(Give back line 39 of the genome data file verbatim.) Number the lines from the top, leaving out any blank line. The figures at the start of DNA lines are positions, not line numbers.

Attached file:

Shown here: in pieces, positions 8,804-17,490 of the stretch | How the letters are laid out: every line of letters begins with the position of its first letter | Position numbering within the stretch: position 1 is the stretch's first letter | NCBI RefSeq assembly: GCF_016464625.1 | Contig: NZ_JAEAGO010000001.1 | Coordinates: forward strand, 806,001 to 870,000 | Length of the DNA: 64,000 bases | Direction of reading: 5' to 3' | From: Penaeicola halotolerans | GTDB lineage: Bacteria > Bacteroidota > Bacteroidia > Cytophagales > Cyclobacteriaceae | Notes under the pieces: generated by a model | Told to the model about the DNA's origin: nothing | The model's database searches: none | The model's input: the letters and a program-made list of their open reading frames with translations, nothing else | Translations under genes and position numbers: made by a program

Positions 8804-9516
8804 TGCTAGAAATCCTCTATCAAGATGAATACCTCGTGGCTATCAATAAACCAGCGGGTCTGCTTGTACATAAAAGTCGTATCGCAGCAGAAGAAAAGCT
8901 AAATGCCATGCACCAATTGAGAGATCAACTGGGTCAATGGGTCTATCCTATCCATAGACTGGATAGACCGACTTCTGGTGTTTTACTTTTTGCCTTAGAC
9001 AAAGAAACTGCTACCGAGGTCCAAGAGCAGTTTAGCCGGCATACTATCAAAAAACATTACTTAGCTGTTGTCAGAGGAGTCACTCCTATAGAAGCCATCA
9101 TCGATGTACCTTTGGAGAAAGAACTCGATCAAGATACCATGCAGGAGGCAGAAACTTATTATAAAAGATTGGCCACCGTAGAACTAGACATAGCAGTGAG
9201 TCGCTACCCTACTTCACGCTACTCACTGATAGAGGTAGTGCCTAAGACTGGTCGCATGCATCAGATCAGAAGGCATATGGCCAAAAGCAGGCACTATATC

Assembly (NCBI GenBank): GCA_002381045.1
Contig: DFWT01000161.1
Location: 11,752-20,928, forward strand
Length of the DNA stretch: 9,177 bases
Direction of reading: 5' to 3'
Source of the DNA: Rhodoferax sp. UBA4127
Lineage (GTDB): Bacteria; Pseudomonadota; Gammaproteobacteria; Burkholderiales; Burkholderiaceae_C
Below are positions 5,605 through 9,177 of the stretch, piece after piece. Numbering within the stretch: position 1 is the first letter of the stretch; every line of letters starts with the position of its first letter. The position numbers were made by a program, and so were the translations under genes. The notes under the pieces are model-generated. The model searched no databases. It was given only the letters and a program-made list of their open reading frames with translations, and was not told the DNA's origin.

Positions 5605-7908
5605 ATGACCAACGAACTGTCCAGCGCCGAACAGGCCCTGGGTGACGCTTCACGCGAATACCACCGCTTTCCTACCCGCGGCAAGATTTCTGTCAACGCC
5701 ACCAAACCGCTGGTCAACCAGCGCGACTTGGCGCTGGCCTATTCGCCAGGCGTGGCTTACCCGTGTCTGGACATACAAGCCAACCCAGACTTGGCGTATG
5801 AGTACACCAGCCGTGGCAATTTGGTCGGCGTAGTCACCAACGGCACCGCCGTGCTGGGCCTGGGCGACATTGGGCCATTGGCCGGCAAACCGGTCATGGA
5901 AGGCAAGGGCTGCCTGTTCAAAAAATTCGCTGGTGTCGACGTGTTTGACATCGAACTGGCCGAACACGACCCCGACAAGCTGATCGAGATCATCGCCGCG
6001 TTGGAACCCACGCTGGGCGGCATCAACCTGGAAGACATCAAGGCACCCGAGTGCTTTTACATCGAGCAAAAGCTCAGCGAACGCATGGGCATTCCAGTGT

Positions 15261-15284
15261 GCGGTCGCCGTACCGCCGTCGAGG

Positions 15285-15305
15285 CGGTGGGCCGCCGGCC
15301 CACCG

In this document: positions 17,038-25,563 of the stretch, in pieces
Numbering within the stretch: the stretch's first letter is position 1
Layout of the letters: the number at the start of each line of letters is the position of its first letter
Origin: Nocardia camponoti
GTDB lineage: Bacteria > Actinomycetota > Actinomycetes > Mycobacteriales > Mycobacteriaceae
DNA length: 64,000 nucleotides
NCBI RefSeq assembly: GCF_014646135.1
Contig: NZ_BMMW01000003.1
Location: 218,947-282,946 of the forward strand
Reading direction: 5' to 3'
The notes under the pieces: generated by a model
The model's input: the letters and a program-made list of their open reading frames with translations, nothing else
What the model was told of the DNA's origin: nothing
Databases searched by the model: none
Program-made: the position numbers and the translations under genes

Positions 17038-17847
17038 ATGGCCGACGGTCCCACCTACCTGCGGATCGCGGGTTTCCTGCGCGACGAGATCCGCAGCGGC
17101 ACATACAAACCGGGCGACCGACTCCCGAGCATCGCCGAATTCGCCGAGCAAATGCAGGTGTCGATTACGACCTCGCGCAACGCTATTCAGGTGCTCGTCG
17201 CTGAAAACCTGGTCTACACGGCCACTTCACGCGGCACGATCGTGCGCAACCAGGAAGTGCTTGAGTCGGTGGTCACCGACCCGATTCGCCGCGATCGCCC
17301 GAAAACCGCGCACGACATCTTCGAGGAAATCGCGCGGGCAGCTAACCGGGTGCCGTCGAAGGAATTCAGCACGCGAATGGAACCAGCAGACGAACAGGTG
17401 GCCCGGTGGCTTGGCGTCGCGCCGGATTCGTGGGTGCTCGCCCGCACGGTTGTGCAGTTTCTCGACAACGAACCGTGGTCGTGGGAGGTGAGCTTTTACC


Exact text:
What the model was told of the DNA's origin: nothing